When I tell people that my favorite breed of dairy cow is the Brown Swiss, about 85% of the time they laugh, and then ask me why.
I started showing cattle when I was 13 with a Red and White Holstein. After a few years of showing, my grandfather bought my sister and I our first Brown Swiss heifers. Waffles, my first heifer, is still on our farm today.
These purchases came with a story of how he had once had a small Brown Swiss herd of his own. “These cows,” he said, “they aren’t like normal cows. They’re just as strong-willed and tenacious as you are. That’s why I like them.”
My sister and I would later learn that those Brown Swiss had gotten our grandfather through all walks of life. He always showed us the pictures from the day he won Master Showman at the Big 6 Picnic in the 1960s, and then told us about how thankful he was to be able to pay for college, but how sad he was to see them go.
When people ask me why I love this breed of cow, I usually answer that it’s a family thing. But I feel like the breed, as a whole, deserves more recognition than that. So, here is my "Ode to Brown Swiss":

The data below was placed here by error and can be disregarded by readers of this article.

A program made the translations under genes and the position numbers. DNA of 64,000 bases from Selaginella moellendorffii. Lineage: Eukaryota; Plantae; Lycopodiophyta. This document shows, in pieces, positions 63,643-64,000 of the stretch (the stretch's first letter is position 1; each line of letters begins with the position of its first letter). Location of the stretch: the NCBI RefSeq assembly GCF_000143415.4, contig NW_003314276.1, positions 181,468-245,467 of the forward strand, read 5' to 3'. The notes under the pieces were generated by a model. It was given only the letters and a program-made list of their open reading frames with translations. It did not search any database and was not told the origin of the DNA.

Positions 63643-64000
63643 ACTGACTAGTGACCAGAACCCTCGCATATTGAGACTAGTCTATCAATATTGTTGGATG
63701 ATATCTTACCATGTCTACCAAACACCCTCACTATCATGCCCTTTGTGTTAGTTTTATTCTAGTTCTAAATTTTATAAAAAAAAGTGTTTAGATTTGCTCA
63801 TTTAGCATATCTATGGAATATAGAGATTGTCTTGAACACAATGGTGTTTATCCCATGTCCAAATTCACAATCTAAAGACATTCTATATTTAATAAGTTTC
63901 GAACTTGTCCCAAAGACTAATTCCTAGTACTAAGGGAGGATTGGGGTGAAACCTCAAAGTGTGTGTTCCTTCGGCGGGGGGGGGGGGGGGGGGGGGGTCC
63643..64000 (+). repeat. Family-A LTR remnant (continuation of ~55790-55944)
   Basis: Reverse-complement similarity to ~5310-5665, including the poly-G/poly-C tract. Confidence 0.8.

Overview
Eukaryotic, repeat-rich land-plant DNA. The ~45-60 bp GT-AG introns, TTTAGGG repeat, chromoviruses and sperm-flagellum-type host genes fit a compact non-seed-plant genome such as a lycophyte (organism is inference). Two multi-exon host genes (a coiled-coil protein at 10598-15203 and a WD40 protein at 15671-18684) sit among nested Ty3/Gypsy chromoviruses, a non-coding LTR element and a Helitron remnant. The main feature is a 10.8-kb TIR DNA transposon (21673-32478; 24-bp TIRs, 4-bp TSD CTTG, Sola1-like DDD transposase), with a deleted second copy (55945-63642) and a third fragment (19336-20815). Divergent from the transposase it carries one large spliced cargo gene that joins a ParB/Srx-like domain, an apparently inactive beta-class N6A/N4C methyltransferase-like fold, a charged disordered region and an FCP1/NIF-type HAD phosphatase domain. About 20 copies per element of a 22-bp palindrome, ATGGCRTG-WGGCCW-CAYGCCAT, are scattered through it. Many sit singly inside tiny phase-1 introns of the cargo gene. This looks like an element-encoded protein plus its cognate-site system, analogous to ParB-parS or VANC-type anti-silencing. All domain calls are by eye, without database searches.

In all my years that I have owned Brown Swiss
They have won and they have lost many shows.
Yet these times, they have not led me amiss
For the Brown Swiss has taught me how to grow.
Some may say they lack dairy character
Or that they are the worst calves to pail train.
But I think that a strong-willed caretaker
Would say they merely run a firm campaign.
But despite their generous proportions
And their tenacious personalities,
You’ll find this reputation contorted
For it is built on technicalities.
Their lives of longevity reign supreme
Alongside their coveted components,
Which make their milk high in fat and protein,
And their owners devoted proponents.
So, here is an ode to the Brown Swiss breed.
Through their mammoth ears and docile faces
Their spirit shines, as the critics recede
For these special cows, they will take you places!
Abbie Cox grew up in Cato, N.Y. on a first-generation dairy farm and currently attends Cornell University as a member of the class of 2021, majoring in animal science with a minor in education and a focus in dairy. On campus, she is involved with the Cornell University Dairy Science Club, Sigma Alpha, Collegiate Farm Bureau, and is a Peer Adviser with CALS Student Services. Cox has interned with the MILC group, the Animal Agriculture Alliance, and is the 2020 Hoard’s Dairyman summer editorial intern.